Some of today’s Norse Pagans celebrate the twelve nights, with the final night being called of course, Twelfth Night which is on New Year’s Eve by staying awake, doing prayers and vigils every hour.


3) Imbolc- February 1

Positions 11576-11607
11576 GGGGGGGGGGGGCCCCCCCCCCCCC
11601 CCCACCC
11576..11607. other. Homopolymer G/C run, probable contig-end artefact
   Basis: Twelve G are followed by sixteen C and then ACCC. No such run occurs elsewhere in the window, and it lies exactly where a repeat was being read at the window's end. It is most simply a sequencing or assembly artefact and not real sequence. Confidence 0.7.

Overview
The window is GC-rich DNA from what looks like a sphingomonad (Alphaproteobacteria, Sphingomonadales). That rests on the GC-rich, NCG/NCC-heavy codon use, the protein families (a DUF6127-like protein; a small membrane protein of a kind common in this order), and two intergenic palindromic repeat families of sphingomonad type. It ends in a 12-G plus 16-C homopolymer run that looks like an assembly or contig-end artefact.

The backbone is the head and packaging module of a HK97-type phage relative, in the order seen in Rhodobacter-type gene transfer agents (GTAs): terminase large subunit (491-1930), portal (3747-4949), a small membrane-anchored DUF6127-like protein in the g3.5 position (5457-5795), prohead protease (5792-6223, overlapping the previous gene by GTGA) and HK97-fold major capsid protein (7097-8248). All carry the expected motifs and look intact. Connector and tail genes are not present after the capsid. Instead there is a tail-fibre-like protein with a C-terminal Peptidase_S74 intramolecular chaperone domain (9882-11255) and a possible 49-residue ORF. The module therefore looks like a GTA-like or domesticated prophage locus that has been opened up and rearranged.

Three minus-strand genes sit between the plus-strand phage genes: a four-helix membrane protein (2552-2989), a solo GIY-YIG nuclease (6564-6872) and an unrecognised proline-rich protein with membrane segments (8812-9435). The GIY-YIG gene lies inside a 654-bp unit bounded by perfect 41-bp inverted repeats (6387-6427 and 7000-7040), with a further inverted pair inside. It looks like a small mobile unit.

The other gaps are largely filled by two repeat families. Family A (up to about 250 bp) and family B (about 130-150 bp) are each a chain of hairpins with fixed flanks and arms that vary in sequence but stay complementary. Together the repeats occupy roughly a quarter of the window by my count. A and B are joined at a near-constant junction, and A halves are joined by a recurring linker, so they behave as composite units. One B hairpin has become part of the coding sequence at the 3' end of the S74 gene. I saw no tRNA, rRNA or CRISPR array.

Also called Oimelc, it means in the belly, and alludes to the milk the animals would be producing, as it was calf and ewe season. In the belly was how the growth was in the earth- about to burst forth. The earth, like a pregnant lady, was filled with life- impending spring- and she would soon give birth. Signs of Spring have already begun at Imbolc. Birds that went to warmer places have begun to return, and the thawing of ice is beginning. Buds are on the trees also. Even though February and January are typically the coldest months, first signs of Spring can be seen. In North America today, we consider April or May as Spring, but it was considered that Imbolc began Spring. The goddess Brigid was venerated at this time and that transferred to St. Brigid’s Day for the Catholics. The goddess is beginning to shed her other form- the winter hag in some traditions, and other traditions see her as battling the winter hag, also called Beira or the Cailleach. Late winter sees a battle of weather patterns with freezing storms coming in and warm days- like the two goddesses are at war to maintain control of the earth. It is said that the Cailleach strikes the ground with her staff when winter comes, and that freezes the land. Other myths state the Cailleach washes her plaid in Corryvrecken Whirlpool until it is pure white, and that makes it winter. Come Imbolc, Brigid is taking over.